Quitting Social Media: A Reflection


When we consider the ‘dangers’ that the Internet poses, pornography is usually the subject discussed the most: keeping it out of sight from children, ensuring that adults aren’t addicted, not making it demeaning to women, etc.

In the age of Trump, ‘fake news’ has now become a cause for concern. And I’ve always argued that cheap political punditry is far more damaging than online pornography.

Social media, however, occasionally gets its critics. But it always gets a pass because everyone uses it.

It’s been a few months since I’ve quit social media. I don’t miss it. But the truth is that I might’ve never understood it.

What do I mean?

I suppose the theory behind Facebook, Instagram, Snapchat, Twitter, etc, is that it allows you to ‘connect’: stay in touch with friends, meet people with similar interests, etc. That’s the idea at least, and that is likely our rationale behind using it.

But it’s not really about ‘others’. It’s about providing a false image of yourself. For many, this image has become indistinguishable from themselves. They are unable to divorce themselves from the platform which presents this image, which is why they are unable to relate to people face-to-face: their online world has become indistinguishable from reality because reality presents an insufficient self. That’s a common criticism at least.

But, in a world where we need more face-to-face interaction with regards to our political activity, online platforms have been seen as a substitute for that as well. Twitter is a prime example. ‘SJWs”, “hashtavists”, “Twitter Heroes” see their activity as being just as important as the Civil Rights work of previous generations. In their eyes, they’re bringing ‘awareness’ to a larger audience…somehow believing that a limited number of characters can enlighten others. This halfassed form of activism usually results in mockery and downplays the severity of the issues because it is seemingly done  for the benefit of the users narcissism. It appeals to their “feel good” nature by having them believe that they’ve done something admirable and provides and image of superiority over the opponents. AT LEAST that’s the image they’re providing. I have no idea what the actual thought process is…all I know is that Twitter probably hurts more than helps their cause and is definitely no substitute for ACTUAL action. If you want to change the world, one has to act WITHIN it.

I think we can all agree that Twitter needs to go away.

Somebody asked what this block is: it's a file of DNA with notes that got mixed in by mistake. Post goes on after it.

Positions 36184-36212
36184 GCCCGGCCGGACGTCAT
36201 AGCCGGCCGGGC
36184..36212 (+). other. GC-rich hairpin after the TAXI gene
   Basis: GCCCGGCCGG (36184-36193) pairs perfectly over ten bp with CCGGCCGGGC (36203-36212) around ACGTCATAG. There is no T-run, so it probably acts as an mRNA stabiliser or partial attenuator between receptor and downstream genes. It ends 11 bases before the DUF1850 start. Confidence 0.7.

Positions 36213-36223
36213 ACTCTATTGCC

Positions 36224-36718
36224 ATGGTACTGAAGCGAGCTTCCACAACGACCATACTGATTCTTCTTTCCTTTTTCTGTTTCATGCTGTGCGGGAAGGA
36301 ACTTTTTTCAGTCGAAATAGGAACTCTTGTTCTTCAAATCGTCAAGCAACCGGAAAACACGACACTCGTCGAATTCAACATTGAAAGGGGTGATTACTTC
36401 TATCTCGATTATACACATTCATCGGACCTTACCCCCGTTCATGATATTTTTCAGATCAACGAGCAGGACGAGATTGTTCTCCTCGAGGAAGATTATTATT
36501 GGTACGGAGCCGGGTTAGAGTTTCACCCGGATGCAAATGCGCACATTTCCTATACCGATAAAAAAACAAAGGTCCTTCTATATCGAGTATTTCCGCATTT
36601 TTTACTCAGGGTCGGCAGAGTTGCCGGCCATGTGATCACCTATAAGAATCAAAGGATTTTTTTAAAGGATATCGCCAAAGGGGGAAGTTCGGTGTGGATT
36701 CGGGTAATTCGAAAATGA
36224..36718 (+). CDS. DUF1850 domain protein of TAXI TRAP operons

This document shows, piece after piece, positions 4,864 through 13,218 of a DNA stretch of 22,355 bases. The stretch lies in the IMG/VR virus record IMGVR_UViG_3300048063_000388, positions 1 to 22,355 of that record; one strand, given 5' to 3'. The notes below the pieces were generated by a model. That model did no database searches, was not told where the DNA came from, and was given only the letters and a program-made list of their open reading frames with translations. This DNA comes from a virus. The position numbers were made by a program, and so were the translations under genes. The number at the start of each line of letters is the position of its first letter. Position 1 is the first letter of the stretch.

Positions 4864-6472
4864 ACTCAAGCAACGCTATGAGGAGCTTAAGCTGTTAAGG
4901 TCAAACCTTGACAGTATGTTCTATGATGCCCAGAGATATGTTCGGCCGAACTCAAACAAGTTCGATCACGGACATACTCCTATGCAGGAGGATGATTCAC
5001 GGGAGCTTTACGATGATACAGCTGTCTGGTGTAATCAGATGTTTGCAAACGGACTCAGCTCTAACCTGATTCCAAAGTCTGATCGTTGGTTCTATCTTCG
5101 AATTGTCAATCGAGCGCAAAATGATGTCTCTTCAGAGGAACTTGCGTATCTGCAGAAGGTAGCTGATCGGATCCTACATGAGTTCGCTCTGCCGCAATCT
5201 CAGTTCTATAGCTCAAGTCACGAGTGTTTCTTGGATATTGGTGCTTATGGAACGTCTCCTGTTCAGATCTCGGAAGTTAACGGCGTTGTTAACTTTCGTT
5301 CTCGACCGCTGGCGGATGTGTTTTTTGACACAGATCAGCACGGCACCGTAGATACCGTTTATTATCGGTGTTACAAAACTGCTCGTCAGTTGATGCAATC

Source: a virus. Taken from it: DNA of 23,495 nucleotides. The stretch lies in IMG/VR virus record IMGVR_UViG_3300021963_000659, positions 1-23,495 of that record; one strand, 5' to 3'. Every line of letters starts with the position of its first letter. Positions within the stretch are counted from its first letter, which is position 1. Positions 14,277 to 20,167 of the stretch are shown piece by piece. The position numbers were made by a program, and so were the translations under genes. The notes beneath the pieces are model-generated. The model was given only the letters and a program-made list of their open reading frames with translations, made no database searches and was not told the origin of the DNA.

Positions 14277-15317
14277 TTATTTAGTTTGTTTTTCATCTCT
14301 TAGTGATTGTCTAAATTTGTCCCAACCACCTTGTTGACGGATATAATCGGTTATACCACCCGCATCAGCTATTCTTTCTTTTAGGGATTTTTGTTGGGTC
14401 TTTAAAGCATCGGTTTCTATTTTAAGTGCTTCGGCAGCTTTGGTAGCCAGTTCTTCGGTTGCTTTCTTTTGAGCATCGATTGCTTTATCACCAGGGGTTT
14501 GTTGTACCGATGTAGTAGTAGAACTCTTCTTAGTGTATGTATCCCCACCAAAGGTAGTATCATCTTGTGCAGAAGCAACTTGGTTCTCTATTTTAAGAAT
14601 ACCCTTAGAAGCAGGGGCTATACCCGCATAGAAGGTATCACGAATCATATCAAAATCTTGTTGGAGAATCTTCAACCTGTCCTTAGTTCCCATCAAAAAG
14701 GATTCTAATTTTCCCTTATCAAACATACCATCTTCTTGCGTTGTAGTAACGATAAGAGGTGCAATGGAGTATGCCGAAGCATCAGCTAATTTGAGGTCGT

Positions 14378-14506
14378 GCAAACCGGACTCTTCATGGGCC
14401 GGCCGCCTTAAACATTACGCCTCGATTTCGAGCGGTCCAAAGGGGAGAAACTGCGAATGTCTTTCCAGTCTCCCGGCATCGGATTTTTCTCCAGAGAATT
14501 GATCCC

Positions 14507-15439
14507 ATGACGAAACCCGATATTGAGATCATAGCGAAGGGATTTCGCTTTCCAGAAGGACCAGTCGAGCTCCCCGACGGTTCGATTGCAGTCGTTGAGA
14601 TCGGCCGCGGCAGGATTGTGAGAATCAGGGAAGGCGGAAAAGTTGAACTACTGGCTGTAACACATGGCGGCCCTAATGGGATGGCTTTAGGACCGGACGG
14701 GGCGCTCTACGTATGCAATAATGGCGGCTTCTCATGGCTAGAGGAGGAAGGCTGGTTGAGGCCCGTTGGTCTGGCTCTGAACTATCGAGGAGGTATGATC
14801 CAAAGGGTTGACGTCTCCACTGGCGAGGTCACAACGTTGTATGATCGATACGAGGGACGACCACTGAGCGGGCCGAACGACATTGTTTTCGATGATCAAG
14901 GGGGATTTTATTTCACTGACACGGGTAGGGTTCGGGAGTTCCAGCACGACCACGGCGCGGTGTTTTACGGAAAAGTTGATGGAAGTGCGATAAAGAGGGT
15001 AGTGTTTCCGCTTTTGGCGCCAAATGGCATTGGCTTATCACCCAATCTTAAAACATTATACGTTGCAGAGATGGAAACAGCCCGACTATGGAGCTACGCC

What provoked me to slowly move away from social media was a Twitter incident during my podcasting days. I managed to provoke a response from the National Review’s Kyle Smith. It didn’t do any good: Smith thought I was an idiot (for good reason) and I ended up hating him. But I felt a rush of power because I actually got a response from someone in ‘power’. But after a few hours of reflection, an emptiness was felt inside of me because I realized that the interaction only resulted in hate and feelings of superiority. A few days later, I took down the account and never looked back. When I began to assess why I use social media, I realized that that was the ONLY reason I used it…to piss off others.

Soon after, my Facebook use began to decline. Eventually I deleted my account (I have another account that, I guess, is still active but I have no access to it). I have not used social media in the last few months.

“What about your friends?”, you might ask.

I’m a grown ass man. If I wanted to contact my friends, I’ll fucking contact them!

If I needed social media to stay in contact with my family, then maybe I just don’t want to talk to my family!

True, I suppose we could say that this blog is a form of ‘social media’ (except I don’t care if I meet any of my readers). But this blog at least allows me to thoroughly explain my opinions to an audience that might actually want to read them. That’s something that neither Facebook nor Twitter could provide (at least adequately).

There was a lot more I wanted to cover, but since leaving those platforms, I’m looking at my phone LESS and engaging in personal discussion MORE. And in today’s world, people need to be reminded to do that.

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